How SBA Loans Are Different from Other Products
How SBA Loans Work
SBA loans have an approval process similar to traditional commercial loans. This is because when you receive an SBA loan, a bank lends you the money, while the SBA guarantees part of the loan.
It is important to note that the SBA doesn’t lend the money to small businesses. Instead, the SBA partners with banks and authorized SBA lenders. Luckily, because the SBA is guaranteeing the loan, it allows for many businesses to qualify for loans that might not qualify for traditional financing options.
Before applying for an SBA loan, there are four main requirements, which include:
- Be an officially registered business
- Conduct business in the U.S.
- Have equity in your business
- Exhaust other financing options
If you meet these requirements, you can begin the application process.
Like traditional loans, there is a lot of paperwork required when applying for SBA loans. Before starting your application, you’ll need to gather business and personal information along with tax documents. Then, you’ll have to complete the application and submit other paperwork. Find the application checklist here.
How Other Financing Options Differ
It’s important to understand how SBA loans fit into the financial product landscape. One of the best ways to do that is to compare them to other financial products.
Traditional Bank Loans – These types of loans are often difficult for small businesses and startups to qualify for. Most banks won’t work with recently opened businesses, and usually require an overall favorable financial history and high credit score. In comparison, because the SBA is guaranteeing the loan, risks are removed from lenders and transferred to the SBA. This reduces the qualification standards and allows more businesses to qualify for an SBA loan.
Line of Credit – A line of credit can be used at will. Once the line is provided, the business doesn’t have to get approval to “draw” from it, and can draw up to the limit.
Unlike an SBA loan, terms are not as stringent with a line of credit. Thus, there isn’t an amortization period with fixed monthly payments. In addition, interest rates on lines of credit are usually variable. This can be good and bad. The interest rate might be lower than that of an SBA loan, but can increase as FED rates rise.
In comparison, an SBA loan requires a lengthy approval process and is usually meant for a specific purpose. Although a line of credit can be difficult to get approved for, they are flexible in how they can be used.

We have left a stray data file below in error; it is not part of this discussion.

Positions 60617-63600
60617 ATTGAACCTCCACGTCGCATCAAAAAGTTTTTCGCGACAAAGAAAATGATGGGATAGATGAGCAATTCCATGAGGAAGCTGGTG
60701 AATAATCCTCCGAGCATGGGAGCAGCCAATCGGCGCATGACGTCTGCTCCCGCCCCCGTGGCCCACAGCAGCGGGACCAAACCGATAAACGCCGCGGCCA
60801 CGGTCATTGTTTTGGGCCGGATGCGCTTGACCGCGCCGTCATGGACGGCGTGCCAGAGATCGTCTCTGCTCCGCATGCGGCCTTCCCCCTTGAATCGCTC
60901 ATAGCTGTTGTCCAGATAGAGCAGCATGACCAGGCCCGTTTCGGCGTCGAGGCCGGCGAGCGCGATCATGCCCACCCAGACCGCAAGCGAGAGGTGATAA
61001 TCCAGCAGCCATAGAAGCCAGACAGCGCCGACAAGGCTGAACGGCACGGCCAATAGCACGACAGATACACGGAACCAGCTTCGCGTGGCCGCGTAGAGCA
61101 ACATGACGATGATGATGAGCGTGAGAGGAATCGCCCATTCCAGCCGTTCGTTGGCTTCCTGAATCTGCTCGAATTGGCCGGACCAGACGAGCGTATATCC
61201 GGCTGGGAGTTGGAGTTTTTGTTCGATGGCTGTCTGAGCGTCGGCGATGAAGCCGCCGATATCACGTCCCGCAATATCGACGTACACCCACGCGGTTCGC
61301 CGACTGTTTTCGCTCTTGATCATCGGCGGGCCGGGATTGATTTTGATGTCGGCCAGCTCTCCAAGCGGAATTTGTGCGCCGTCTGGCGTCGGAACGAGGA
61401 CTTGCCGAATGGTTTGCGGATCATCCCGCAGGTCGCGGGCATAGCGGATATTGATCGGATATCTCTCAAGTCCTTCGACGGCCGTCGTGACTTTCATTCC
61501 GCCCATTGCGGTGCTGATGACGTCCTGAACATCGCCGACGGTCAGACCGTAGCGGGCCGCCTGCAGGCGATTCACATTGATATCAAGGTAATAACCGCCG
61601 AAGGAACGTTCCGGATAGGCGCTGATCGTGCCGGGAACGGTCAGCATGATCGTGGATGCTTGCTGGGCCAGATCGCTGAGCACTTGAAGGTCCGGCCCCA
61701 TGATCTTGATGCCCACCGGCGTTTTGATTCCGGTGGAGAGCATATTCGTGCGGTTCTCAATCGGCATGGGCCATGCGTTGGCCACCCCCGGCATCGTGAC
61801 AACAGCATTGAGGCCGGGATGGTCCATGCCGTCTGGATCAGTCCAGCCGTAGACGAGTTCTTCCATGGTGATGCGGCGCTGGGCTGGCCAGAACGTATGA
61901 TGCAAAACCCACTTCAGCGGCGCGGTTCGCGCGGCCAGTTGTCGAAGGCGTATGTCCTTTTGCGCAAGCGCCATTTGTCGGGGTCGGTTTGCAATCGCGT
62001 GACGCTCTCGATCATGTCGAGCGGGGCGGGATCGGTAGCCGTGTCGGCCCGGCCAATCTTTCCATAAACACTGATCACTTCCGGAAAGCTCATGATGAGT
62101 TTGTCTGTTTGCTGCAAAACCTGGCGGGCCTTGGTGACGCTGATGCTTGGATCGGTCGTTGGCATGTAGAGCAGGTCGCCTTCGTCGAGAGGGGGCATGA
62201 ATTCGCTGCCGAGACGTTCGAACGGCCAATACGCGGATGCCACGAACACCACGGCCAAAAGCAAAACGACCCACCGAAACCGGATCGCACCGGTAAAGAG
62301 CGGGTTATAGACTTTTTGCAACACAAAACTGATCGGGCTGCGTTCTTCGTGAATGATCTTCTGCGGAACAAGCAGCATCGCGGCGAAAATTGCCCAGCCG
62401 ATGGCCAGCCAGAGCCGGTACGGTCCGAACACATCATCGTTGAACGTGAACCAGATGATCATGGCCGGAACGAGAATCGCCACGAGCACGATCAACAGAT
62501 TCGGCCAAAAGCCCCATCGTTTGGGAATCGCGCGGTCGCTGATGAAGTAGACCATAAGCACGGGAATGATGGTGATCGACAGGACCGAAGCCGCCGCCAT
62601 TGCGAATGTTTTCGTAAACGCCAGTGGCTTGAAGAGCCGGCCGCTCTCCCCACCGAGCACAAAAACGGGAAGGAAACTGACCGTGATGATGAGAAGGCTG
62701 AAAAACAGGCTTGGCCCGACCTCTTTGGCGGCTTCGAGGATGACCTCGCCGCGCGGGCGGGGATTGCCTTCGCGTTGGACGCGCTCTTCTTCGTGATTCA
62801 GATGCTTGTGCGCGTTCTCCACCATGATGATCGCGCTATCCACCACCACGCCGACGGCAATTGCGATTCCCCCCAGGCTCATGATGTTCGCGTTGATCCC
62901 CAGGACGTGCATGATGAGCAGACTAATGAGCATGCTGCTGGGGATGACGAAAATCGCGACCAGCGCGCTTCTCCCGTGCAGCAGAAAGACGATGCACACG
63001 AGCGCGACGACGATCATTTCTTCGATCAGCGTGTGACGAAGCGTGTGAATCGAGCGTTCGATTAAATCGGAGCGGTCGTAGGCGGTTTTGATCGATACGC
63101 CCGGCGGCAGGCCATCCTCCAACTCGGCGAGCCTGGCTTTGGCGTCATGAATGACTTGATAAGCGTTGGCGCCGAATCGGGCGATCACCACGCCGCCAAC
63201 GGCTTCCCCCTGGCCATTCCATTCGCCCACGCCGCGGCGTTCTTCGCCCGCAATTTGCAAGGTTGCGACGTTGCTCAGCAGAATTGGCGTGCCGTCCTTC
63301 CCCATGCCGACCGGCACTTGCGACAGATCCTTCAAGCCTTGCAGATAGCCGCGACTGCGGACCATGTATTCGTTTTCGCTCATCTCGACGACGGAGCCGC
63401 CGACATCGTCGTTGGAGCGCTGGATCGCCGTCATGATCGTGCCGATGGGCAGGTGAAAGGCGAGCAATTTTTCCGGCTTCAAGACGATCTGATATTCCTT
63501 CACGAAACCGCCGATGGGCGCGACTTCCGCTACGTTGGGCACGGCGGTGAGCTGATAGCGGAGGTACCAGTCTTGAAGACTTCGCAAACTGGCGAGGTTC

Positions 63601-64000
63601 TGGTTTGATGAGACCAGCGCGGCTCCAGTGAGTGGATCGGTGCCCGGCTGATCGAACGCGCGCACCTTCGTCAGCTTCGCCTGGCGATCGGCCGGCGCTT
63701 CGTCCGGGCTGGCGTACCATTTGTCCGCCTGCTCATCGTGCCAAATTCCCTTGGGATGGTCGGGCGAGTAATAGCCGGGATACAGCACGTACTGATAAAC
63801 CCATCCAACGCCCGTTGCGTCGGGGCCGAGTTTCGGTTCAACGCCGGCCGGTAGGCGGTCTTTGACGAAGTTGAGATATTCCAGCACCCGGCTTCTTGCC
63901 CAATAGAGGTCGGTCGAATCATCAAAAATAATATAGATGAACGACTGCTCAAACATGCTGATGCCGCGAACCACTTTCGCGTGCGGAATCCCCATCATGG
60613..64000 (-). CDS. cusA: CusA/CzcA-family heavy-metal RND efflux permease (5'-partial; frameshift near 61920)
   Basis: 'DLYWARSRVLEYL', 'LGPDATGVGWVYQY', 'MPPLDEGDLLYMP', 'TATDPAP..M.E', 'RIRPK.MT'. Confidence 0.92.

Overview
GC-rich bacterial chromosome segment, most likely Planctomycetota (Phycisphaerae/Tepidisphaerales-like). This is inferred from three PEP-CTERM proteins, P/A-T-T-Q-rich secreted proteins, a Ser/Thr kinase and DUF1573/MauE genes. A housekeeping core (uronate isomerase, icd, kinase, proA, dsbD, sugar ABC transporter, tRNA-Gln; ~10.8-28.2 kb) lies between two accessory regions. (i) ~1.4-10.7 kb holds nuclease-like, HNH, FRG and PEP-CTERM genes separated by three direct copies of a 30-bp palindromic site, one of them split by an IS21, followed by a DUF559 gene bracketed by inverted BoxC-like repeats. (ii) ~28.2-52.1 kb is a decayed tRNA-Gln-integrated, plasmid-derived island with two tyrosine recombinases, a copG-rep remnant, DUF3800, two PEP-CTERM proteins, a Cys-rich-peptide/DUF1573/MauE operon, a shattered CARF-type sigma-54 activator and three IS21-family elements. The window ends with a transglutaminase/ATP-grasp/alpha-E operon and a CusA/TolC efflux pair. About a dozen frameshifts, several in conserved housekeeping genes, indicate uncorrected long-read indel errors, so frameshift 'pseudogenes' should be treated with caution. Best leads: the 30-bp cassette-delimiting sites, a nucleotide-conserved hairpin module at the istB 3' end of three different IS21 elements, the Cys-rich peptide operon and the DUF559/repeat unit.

Credit Cards – According to the SBA, 46 percent of small businesses use personal credit cards. Although credit cards are an easy source of financing, they must be managed responsibly to avoid having interest get out of control. In comparison to an SBA loan, credit cards have much higher interest rates.
When you apply for a business credit card, it will usually be beneficial if you have a good personal credit score. In addition, you might benefit from submitting your business’s credit score, so that you can show that you’ve managed your businesses finances appropriately.
There are rarely usage restrictions for credit cards. As we previously mentioned, this is not the case for SBA loans.
Merchant Cash Advance – When you receive a merchant cash advance, you’ll receive lump sum financing, without set terms. To remit a merchant cash advance, a percentage of your business’s credit card sales will be used to fulfill your obligation. This can benefit businesses because the process depends on the flow of their sales. This is unlike SBA loans, which will certainly have set repayment terms.
A merchant cash advance rarely has usage restrictions, while an SBA loan will have some limits depending on the product. In addition, it is important to note that if your business doesn’t accept frequent credit card payments, you likely won’t qualify for this product.
SBA loans can be difficult to qualify for and have a lengthy approval process. Still, they can be beneficial to business owners seeking financing. Before you apply, review the other options featured in this post to determine if you can receive one of them instead.
Editorial Note: Any opinions, analyses, reviews or recommendations expressed in this article are those of the author's alone, and have not been reviewed, approved, or otherwise endorsed by any of these entities.